A guide to using the state’s new right-to-know office
The new Office of the Right to Know Ombudsman is located in the State House Annex, 25 Capitol St., in Concord. (Dana Wormald | New Hampshire Bulletin)
In his first several weeks, the state’s right-to-know ombudsman has received five complaints against state and local public agencies.
Ombudsman Thomas Kehr, who began in January, said the Milford and Newbury town offices and the state Department of Transportation are each the subject of one complaint. The Newmarket town office is the subject of two, he said.
The Legislature established the Office of the Right to Know Ombudsman as an alternative to a lawsuit for people dissatisfied with a public body’s response to a right-to-know request under RSA 91-A. A person cannot file a complaint with both the court and the ombudsman. Those who choose to file with the ombudsman’s office can appeal the ombudsman decision but not simultaneously pursue the complaint in court.
Gov. Chris Sununu nominated Kehr to the position, which pays $100,000, in December. In an interview with the Bulletin shortly after his nomination, Kehr said he’d handled right-to-know requests as a private attorney and during his 20 years with the Department of Administrative Services.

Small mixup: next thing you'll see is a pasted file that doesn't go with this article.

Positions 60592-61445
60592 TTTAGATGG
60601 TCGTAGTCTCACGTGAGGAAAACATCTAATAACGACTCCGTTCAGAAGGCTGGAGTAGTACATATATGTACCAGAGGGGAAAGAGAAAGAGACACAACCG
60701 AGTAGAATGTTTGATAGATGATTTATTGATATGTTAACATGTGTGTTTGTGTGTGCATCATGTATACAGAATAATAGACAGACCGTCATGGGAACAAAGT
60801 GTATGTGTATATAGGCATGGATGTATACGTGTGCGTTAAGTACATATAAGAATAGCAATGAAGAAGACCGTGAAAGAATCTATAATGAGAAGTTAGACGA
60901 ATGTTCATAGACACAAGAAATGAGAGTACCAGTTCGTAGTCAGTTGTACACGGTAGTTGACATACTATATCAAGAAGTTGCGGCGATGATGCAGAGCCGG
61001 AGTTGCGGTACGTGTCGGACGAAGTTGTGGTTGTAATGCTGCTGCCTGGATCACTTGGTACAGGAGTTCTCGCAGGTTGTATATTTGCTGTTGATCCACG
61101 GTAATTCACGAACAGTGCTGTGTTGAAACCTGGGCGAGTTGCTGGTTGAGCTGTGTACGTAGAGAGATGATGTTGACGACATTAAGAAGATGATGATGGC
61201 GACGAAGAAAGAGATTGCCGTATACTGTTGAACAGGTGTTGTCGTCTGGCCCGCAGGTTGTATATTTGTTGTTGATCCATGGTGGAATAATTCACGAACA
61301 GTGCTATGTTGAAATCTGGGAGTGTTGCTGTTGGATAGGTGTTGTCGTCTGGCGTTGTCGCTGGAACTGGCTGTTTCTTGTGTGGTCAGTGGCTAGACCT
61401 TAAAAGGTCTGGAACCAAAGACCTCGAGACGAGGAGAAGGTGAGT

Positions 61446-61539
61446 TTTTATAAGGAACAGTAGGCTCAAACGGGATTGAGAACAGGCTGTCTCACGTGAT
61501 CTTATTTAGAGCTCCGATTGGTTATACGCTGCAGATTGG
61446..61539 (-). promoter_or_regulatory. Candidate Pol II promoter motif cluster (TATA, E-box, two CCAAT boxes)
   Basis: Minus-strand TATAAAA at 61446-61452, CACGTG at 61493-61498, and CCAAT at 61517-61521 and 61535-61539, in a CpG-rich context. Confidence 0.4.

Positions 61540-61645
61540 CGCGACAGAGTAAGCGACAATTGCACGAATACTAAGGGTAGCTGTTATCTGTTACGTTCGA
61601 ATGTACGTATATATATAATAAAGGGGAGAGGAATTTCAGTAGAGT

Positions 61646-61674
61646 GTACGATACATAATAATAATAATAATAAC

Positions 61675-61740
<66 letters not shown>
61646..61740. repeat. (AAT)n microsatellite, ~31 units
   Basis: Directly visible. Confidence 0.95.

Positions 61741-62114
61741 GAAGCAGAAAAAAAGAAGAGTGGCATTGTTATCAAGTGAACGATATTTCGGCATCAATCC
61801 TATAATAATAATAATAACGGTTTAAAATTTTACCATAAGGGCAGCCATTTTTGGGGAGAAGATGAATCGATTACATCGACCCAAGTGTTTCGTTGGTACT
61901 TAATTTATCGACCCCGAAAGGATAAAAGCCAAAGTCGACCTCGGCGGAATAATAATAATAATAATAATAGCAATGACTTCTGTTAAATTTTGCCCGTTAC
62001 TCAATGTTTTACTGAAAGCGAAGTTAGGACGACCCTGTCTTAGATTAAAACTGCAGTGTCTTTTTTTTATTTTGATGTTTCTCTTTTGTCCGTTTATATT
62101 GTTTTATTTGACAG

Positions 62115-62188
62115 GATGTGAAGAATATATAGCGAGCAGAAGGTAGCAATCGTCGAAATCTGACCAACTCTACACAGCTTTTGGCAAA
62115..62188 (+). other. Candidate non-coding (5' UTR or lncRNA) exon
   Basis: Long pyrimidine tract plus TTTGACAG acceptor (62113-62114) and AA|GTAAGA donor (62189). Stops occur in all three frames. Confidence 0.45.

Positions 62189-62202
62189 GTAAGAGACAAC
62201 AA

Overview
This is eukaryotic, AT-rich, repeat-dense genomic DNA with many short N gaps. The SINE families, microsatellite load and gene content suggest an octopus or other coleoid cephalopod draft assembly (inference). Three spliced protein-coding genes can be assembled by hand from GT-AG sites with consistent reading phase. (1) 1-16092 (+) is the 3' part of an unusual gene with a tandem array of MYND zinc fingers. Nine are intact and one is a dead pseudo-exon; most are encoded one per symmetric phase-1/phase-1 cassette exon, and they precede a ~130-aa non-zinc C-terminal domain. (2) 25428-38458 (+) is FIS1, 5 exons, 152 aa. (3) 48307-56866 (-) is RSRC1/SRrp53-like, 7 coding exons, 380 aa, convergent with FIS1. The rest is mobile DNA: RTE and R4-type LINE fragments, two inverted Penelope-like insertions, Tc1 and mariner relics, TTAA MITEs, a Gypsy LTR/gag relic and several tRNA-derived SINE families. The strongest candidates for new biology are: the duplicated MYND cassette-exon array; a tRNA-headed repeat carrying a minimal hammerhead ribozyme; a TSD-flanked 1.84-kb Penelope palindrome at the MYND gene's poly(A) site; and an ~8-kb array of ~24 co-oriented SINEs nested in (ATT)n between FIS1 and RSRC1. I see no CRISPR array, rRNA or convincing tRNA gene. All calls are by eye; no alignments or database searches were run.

When asked why he wanted the position, Kehr said: “I think this is a worthwhile endeavor. I would like to apply laws set forth in (the bill establishing the position) and RSA 91-A.”
The ombudsman office’s website (visit sos.nh.gov and search “ombudsman”) does not provide a standard complaint form, offer guidance on what documents must or should be filed, or explain the ombudsman’s process for reaching a decision. Nor does the site say that people filing a complaint may request a waiver of the $25 filing fee.
Kehr told the Bulletin those interested in that information can find it in the state’s right-to-know law, under RSA 91-A:7, which the site links to.
“I assume that a person interested in the functions of this office would know that they may request a waiver of the fee in the same way that you or I have been made aware of this: that is, by reviewing the statute under which we are operating.”
Here’s what you need to know.
Filing a complaint
Complaints must be written and signed, and include a $25 payment, though people can request that be waived for financial reasons. Kehr said he anticipates creating a complaint form as he develops rules for the office.
At least for now, complaints must be mailed or hand-delivered to the office: Office of the Right to Know Ombudsman, Room 313, State House Annex, 25 Capitol Street, Concord NH 03301.
Kehr said taking complaints electronically is not feasible at the moment because the office does not have the ability to securely accept payments online. He said offering online filing and payment would require more investigation. Kehr said his first priority is developing rules for the office, as required by law.